ent value of the future tax benefits of
the remaining amortization.
FCF must also be normalized to
exclude not only amortization of intan-
gible assets but also any other items
that will not be growing over time
and/or have a finite term, such as tax-
loss carryforwards, royalties receivable
or payable that have a limited life, non-
compete agreements, and payments to
former executives. The present value of
future cash flows after the projection
period from amortization, tax-loss car-
ryforwards, and other limited-life
items should be included in enterprise
value. The value of tax-loss carryfor-
wards after the projection period is the
present value of future tax benefits.
The value of future limited-life income
Amortization must be excluded
from normalized FCF in the
Gordon Growth Model.
Continued on next page
GilBeRt e. MattheWs, cfa
Sutter Securities Incorporated
San Francisco, CA
This article is adapted from a forthcoming article in Business Valuation Review
entitled "Capital Expenditures, Depreciation and Amortization in the Gordon Growth
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streams is present value of the after-tax
income net of taxes, and the value of
future limited-life obligations is pres-
ent value of the expense net of taxes.
These adjustments are achieved
by adding the present value of these
net cash flows after the terminal year
to enterprise value, as shown in the fol-
lowing equation:
eRRoneous tReatMent of
aMoRtization By the couRt
An example of the erroneous treatment
of amortization in a DCF analysis is the
2007 Dr Pepper Bottling decision. Annu-
al tax-deductible amortization of $5.4
million was included as a non-cash
charge in the court’s valuation model.4
Terminal value was determined by
applying a growth rate to the annual
free cash flow at the end of the projec-
tion period.5Since amortization was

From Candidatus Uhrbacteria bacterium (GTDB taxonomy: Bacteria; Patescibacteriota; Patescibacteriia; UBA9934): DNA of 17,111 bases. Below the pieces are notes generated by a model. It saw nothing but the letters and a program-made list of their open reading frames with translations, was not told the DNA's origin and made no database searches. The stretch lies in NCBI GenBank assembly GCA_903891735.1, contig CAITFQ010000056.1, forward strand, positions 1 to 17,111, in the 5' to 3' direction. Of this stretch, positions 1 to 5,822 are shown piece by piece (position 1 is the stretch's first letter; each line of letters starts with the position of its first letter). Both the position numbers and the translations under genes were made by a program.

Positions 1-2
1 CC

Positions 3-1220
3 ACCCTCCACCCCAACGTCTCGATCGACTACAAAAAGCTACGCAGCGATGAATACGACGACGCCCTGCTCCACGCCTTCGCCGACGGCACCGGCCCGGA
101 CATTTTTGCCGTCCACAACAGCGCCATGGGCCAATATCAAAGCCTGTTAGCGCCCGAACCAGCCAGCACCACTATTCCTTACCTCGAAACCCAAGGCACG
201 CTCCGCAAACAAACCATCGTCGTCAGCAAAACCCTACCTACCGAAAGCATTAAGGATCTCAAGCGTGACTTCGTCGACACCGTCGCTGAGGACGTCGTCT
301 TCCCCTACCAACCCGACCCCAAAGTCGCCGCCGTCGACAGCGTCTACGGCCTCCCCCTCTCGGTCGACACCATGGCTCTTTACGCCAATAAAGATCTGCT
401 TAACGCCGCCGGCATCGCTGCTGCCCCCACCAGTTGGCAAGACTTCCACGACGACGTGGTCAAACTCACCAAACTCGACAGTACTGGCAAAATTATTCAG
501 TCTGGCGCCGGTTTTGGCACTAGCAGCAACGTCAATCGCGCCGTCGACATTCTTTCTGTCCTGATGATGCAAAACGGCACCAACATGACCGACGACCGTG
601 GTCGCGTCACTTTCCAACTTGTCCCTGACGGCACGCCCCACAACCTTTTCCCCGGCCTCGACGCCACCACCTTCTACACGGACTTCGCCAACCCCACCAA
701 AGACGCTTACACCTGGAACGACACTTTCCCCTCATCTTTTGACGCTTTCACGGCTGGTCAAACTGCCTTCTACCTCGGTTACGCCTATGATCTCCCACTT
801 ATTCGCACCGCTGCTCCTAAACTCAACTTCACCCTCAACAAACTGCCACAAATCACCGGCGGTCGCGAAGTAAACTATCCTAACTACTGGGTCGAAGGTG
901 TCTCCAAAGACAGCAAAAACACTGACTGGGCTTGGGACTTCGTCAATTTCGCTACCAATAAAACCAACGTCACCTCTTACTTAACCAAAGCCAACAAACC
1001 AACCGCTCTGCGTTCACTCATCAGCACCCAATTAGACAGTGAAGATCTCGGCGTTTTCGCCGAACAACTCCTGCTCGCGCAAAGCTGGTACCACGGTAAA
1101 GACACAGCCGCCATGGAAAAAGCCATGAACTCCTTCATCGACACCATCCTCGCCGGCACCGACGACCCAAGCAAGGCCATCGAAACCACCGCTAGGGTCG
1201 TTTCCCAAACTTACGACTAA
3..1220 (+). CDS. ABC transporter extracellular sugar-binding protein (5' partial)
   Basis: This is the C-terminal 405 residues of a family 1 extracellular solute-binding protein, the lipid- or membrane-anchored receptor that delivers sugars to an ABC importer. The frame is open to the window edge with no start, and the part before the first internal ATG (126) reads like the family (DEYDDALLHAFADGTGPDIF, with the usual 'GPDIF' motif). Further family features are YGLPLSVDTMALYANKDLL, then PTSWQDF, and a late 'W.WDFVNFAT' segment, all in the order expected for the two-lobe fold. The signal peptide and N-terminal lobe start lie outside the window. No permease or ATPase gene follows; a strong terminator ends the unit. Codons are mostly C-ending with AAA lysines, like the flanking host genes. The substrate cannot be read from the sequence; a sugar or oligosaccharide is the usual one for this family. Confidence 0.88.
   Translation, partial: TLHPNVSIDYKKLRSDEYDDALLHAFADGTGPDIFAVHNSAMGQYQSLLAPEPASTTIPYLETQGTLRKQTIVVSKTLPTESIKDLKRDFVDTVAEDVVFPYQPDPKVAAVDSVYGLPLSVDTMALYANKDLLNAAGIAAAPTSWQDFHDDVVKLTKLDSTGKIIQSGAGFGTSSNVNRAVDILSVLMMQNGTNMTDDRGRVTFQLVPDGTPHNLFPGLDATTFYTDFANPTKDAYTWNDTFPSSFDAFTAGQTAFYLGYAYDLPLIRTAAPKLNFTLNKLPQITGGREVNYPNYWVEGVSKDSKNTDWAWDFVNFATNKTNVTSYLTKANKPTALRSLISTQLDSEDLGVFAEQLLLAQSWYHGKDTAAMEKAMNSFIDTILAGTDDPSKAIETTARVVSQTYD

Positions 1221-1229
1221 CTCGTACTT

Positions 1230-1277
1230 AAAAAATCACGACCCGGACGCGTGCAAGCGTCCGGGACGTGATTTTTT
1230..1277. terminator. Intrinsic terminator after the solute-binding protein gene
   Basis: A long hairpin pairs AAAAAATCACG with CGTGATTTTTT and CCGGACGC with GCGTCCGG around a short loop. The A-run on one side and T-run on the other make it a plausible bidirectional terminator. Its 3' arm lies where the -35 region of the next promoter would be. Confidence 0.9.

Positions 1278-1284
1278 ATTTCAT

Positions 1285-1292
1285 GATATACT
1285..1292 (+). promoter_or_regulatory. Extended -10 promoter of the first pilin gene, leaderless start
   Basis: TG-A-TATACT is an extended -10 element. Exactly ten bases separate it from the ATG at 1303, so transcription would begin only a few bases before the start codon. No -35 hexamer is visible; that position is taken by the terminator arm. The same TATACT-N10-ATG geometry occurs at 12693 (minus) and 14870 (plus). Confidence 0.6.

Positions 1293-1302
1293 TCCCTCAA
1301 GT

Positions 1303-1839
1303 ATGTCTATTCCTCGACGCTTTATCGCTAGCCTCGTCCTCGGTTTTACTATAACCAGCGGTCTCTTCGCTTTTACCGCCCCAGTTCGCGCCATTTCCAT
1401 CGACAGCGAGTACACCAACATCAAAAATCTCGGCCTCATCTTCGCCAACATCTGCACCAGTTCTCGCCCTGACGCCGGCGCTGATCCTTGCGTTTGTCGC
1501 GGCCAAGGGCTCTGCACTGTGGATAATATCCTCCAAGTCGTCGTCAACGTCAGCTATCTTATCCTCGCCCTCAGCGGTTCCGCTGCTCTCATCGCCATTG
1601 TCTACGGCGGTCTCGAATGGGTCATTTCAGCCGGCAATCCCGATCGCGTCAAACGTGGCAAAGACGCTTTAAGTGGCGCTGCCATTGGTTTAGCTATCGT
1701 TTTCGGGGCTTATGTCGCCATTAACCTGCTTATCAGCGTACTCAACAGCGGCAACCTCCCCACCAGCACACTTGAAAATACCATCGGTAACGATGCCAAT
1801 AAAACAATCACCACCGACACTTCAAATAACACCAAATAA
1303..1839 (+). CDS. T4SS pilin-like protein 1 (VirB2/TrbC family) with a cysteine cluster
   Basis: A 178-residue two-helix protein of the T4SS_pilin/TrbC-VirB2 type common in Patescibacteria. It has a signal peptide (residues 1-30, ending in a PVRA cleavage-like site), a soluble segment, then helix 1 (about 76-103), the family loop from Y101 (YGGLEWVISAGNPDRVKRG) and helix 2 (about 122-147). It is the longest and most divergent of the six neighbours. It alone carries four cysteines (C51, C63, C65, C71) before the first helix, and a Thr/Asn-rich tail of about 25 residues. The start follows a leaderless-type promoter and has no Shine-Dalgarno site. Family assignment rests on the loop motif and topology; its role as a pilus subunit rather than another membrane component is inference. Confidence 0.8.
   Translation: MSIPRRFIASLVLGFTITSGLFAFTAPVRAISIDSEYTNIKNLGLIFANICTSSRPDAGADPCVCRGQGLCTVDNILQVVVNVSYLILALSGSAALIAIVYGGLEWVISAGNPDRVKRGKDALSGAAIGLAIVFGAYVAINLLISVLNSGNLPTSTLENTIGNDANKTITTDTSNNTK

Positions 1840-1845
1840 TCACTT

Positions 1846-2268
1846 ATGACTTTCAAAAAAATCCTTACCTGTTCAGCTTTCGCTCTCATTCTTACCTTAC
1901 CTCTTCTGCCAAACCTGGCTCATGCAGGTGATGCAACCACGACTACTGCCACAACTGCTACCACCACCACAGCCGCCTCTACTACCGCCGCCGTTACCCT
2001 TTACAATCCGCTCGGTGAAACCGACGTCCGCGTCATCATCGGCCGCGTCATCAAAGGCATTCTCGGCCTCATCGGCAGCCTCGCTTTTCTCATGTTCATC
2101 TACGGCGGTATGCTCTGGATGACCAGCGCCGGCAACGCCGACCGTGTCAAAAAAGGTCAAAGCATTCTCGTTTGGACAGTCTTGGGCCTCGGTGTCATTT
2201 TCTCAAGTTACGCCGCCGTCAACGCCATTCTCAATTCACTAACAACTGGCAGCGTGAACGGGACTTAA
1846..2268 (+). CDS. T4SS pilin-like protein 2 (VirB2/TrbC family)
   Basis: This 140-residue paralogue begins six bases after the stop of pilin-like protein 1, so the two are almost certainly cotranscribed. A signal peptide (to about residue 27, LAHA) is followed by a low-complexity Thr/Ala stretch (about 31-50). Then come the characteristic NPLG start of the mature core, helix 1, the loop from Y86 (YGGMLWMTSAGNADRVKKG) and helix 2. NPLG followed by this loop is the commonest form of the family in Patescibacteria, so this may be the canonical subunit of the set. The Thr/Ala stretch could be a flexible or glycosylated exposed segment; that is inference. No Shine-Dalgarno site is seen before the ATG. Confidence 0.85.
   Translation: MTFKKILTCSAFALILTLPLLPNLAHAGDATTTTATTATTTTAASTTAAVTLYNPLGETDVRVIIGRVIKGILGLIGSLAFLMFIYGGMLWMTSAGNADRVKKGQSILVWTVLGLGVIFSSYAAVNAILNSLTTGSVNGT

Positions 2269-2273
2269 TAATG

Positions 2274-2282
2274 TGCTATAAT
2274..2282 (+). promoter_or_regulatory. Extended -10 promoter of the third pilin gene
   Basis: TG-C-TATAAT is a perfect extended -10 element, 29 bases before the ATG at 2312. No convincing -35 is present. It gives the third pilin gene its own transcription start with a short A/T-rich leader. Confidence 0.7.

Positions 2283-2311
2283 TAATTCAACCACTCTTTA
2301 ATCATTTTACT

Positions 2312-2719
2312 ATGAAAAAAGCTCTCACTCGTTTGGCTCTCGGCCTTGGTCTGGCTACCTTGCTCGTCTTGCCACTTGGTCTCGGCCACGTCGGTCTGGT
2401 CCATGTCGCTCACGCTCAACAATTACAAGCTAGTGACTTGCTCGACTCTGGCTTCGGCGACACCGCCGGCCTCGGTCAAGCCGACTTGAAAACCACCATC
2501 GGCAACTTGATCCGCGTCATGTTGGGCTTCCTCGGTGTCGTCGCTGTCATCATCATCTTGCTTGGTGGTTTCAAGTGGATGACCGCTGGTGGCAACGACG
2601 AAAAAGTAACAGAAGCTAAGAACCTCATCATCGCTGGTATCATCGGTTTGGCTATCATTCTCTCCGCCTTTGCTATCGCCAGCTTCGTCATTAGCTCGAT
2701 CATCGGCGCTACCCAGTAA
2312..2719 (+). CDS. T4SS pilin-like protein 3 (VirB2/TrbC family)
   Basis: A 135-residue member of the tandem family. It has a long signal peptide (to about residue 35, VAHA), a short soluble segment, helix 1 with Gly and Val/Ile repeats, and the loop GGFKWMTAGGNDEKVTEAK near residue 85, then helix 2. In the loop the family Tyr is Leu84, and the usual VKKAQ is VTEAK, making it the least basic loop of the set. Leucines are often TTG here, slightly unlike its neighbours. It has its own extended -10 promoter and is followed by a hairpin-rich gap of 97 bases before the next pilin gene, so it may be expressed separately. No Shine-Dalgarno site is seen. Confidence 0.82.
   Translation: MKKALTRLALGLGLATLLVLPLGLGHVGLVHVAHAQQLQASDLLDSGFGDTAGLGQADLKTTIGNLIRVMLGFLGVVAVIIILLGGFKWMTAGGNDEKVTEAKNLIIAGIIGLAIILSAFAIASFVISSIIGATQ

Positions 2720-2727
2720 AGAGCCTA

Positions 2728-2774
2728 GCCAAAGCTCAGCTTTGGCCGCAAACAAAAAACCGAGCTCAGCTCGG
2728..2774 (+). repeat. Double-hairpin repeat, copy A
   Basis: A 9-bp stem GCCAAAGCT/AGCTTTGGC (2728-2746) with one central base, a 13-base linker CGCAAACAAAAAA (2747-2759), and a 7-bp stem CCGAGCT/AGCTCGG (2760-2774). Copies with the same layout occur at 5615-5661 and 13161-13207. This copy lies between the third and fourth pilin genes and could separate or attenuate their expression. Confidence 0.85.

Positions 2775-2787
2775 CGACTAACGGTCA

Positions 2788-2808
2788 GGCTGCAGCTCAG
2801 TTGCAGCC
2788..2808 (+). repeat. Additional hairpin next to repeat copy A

part of the free cash flow that the testi-
fying experts used in their growth
models, they effectively assumed that
the amortization was perpetual, which
led to an overstated valuation by the
court. Since the decision did not dis-
cuss the amortization’s scheduled life,
it is not possible to quantify its impact
on the valuation. If we assume, for
example, the amortization had been
projected to continue for five years
beyond the projection period, the
court’s valuation would have been
reduced by more than 5 percent.6
Amortization of intangible assets, loss
carryforwards, and other limited-life
assets should be excluded from the
normalized free cash flow on which
terminal value is calculated. Instead,
they should be separately valued.
Since data supplied by management
often lumps depreciation and amorti-
zation together, the valuator must
obtain the granular information neces-
sary for an appropriate analysis. c
The author thanks M. Mark Lee, CFA,
ASA, and Michelle Patterson, PhD, LLD,
for their helpful comments and assistance.
1The details of tax and accounting treatment of amortiza-
tion of intangible assets are beyond the scope of this
2This election is not permitted unless the acquiror and
the seller mutually agree on the write-up prior to the
closing of the transaction.
3It also should be excluded from a multiple-based calcu-
lation of terminal value.
4Crescent/Mach I Partnership, L.P. v. Dr Pepper Bottling
Co. of Texas, 2007 Del. Ch. LEXIS 63 (May 2, 2007) at
*36. The opinion does not specifically state that the pro-
jected increases in depreciation and amortization
assumed flat amortization, but is seems reasonable to
assume that the annual increases were attributable to
5Id. at *53-*54.
6See Matthews, “Errors and Omissions in DCF Calcula-
tions: A Critique of Delaware’s Dr Pepper Appraisal,”
Business Valuation Update (October 2007), pp. 1, 10.